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Police Brutality In The UK: Black British Women

Police Brutality In The UK: Black British Women

Racism is a global issue and police brutality exists in the UK too. With the recent resurgence of the Black Lives Matter movement, following George Floyd‘s murder, it has led the world to take a closer look at battling the monster of racism.

In the UK, black people are more than twice as likely to die in police custody. Black people in 2018-2019 were more than five times as likely to have force used against them by police than white people. Yet, there still seems to be the notion that racism is not really an issue here in Britain.

We’ve also noticed there tends to be a lack of coverage of black women who have died due to police brutality in the UK.

This article highlights cases of Black British Women who have died in custody or in their homes because of  the use of excessive force by police officers.















Dorothy Cherry Groce – Died 28th September 1985

A group of police officers raided Mrs Groce’s house in search of her 21-year-old son, Michael Groce, in relation to a suspected firearm offence. Michael Groce was not found at the property during the search. Mrs Groce was shot in the chest during the police raid at her home and died as a result.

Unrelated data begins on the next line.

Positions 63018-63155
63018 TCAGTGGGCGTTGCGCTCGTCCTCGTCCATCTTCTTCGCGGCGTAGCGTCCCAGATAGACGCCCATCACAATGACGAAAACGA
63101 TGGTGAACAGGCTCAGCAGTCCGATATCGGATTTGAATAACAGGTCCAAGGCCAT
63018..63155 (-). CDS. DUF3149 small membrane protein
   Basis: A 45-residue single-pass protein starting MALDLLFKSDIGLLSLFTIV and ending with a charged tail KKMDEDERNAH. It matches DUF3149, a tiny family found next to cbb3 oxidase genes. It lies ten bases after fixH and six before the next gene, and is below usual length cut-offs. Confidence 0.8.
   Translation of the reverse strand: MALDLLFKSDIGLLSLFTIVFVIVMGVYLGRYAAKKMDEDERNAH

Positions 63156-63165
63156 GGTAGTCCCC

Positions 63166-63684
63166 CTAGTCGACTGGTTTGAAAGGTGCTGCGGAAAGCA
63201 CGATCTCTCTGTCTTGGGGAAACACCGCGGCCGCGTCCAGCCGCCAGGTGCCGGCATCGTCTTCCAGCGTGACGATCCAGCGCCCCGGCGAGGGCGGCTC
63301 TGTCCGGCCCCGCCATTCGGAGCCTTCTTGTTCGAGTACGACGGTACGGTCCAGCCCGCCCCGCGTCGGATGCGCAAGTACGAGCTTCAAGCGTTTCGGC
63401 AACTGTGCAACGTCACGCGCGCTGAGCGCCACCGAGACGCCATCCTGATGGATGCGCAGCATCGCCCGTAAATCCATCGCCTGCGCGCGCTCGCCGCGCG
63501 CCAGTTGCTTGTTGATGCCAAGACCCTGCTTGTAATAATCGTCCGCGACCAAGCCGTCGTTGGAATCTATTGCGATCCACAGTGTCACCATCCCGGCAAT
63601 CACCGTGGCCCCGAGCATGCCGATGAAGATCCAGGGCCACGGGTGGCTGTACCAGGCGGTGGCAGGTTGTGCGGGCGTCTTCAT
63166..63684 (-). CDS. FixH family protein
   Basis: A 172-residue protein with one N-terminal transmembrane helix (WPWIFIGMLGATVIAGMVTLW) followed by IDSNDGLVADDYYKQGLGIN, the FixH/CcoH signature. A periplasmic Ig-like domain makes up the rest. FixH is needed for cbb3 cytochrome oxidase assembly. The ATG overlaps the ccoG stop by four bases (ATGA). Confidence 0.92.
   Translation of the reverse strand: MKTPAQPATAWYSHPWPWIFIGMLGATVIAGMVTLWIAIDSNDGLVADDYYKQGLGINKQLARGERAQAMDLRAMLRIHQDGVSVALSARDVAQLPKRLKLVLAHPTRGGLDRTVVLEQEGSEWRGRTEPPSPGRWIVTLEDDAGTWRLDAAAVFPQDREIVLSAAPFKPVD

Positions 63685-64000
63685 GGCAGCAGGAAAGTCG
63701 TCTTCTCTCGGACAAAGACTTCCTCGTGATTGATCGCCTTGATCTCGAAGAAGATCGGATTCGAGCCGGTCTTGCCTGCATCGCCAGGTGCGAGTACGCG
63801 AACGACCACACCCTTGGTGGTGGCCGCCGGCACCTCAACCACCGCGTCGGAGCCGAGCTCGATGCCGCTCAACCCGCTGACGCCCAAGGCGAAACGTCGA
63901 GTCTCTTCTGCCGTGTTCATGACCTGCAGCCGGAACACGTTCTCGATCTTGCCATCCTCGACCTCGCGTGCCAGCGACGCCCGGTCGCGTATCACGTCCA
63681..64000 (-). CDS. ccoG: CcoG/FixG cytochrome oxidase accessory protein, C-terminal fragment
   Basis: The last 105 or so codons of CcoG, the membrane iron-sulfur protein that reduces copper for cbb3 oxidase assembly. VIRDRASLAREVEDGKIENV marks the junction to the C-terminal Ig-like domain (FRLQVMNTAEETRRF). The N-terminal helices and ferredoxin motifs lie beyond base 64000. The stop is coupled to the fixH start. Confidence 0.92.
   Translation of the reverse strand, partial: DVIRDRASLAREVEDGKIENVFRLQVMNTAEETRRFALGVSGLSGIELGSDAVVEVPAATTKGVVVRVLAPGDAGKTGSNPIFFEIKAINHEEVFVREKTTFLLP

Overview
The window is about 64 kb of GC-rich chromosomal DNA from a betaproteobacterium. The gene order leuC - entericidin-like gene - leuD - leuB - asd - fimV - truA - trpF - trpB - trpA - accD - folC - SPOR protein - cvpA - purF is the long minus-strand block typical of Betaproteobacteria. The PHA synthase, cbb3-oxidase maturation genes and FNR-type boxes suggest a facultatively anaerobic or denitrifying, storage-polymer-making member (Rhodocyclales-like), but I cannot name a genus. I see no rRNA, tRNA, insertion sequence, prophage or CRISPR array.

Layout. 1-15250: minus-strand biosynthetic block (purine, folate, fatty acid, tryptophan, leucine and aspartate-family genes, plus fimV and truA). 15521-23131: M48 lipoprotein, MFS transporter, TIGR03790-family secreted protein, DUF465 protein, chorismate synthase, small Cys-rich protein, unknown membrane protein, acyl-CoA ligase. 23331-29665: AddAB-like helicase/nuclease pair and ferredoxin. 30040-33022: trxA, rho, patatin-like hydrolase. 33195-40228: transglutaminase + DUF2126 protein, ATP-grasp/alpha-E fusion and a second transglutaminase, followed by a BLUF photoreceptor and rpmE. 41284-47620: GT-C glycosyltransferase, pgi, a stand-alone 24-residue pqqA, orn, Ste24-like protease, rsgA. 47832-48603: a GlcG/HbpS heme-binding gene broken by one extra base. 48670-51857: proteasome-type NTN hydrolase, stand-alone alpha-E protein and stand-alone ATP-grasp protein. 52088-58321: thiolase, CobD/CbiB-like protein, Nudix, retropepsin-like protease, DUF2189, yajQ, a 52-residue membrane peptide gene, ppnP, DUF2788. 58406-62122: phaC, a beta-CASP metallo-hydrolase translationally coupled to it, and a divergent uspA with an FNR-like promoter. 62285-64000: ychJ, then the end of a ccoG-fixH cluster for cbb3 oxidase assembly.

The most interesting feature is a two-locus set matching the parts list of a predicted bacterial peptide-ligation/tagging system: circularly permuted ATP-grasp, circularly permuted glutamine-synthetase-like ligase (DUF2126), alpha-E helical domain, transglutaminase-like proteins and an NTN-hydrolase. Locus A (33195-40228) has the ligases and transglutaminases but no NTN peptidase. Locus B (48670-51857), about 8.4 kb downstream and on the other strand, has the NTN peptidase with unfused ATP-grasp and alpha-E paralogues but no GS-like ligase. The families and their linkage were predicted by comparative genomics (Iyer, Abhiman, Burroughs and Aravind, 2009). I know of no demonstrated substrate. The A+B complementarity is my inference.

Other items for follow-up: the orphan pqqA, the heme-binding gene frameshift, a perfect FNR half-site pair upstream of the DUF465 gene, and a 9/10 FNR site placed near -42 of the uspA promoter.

The killing of Dorothy Groce sparked the 1985 Brixton riot. It took almost three decades later in March 2014, for the police to apologise for the wrongful shooting of Dorothy Groce.

A few months later of that same year, in July, it was revealed there were eight separate police failures that contributed to Mrs Groce’s death.

This subsequently led to another apology to Groce’s family, issued by the Commissioner of the Metropolitan Police Sir Bernard Hogan-Howe.











Cynthia Jarrett- Died 5th October 1985

A week following Dorothy Groce’s death, 49-year-old Mrs Cynthia Jarrett died from heart failure in her own home, when four police officers searched her property in Tottenham. This happened whilst her son was in police custody regarding arrest and assault. Mrs Jarrett’s son, Floyd Jarrett, was later acquitted of both of these charges.

Mrs Jarett’s daughter, Patricia claimed she saw DC Randle (one of the police officers), push her mother whilst conducting the search, causing her to fall. DC Randle denied this allegation.

During the house search, Cynthia collapsed and died from a heart attack.

Cynthia Jarrett’s death provoked outrage from some members of the black community against the behaviour of the police. It sparked the The Broadwater Farm riots.

The Late MP for Tottenham, Bernie Grant condemned the search of Mrs Jarrett’s home and urged the local police chiefs to resign, deeming their behaviour as ”out of control”.


Joy Gardner – Died 1st August 1993

Joy Gardner was a 40-year-old mature nursing student who died after being detained during a police immigration raid in her home in Crouch End.

Gardner was brutally restrained with handcuffs and leather straps. On top of this, she was gagged with a 13-foot length of adhesive tape wrapped around her head.

Incapable of breathing, Joy Angelia Gardner collapsed and suffered brain damage due to asphyxia.

Following this incident, Gardner was placed on life support. However, unfortunately, four days later, Joy died of a cardiac arrest on August 1st, 1993.

The four officers involved in this incident stood trial two years later for manslaughter but were acquitted.